Through open-source research, the Russian independent media outlet Mediazona, together with BBC Russia, confirmed on Dec. 1 the names of 38,261 Russian soldiers who have been killed since the beginning of Russia's full-scale invasion of Ukraine in February 2022.
Since the previous update on Nov. 17, the names of more than 1,200 Russian soldiers have been added to the list of casualties.
The journalists specify that the actual figures are likely considerably higher since the information they have verified so far comes from public sources, including obituaries, posts by relatives, news in regional media, and reports by local authorities.
Mediazona added that the "sheer volume of incoming data is overwhelming our processing capabilities."
As in the previous update, the increase in casualties stems largely from Russian soldiers killed near Avdiivka, where a battle has been raging since early October.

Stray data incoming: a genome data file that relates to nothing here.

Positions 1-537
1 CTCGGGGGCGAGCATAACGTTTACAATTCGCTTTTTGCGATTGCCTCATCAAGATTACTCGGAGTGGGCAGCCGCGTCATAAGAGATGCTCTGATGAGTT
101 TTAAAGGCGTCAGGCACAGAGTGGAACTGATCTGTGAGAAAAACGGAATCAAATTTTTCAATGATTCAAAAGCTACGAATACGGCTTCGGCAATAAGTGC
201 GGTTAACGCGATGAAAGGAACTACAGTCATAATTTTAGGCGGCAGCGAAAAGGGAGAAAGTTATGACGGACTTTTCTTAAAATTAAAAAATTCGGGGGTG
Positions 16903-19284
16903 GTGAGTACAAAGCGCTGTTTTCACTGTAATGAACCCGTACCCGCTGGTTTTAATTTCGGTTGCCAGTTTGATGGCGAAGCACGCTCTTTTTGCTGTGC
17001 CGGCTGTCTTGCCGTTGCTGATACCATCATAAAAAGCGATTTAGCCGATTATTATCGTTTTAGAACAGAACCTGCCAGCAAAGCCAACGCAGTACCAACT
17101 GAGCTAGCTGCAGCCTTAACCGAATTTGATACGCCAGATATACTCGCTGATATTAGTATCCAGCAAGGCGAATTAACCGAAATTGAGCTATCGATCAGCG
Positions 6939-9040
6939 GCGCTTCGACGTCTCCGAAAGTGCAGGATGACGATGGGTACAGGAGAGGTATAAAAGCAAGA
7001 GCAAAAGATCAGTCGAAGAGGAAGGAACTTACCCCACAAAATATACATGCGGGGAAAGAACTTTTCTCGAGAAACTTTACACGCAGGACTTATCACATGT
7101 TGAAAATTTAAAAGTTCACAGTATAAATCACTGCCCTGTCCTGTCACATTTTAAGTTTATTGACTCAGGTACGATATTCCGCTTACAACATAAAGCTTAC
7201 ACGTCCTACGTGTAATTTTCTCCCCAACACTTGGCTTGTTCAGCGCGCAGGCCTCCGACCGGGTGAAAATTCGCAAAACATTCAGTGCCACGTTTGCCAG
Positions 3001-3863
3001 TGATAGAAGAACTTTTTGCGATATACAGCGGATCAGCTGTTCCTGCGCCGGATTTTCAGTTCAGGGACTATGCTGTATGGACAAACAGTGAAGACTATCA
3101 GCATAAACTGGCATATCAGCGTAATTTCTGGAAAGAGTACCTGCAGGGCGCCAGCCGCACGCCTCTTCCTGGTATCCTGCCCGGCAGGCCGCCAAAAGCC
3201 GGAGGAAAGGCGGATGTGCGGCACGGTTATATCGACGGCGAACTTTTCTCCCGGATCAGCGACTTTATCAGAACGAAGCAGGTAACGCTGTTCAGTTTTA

In addition, Mediazona noted a spike in deaths resulting from fighting in Kherson Oblast, especially battles on the Dnipro River near the town of Krynky. Russia admitted for the first time on Nov. 15 that Ukrainian soldiers had established positions on the Russian-occupied eastern bank of the river.
Since the previous update, 10 names of officers with the rank of lieutenant colonel or higher were added to the list, including Major General Vladimir Zavadsky, who was reportedly killed by a landmine on Nov. 29.
Volunteers who help Mediazona by visiting Russian cemeteries also identified the deaths of Colonel Andrei Bozhok and Lieutenant Colonel Alexander Yurkevsky.
Because of Mediazona's open-source methods, deaths that occurred as long ago as one year prior are added to new updates, such as special forces commander Alexei Antonov, who was killed in late 2022.
Total estimates of Russia's casualties since the full-scale invasion vary widely.
The New York Times reported in August, citing U.S. officials, that Russian military casualties approached 300,000. Those numbers included around 120,000 deaths and 170,000 to 180,000 injured.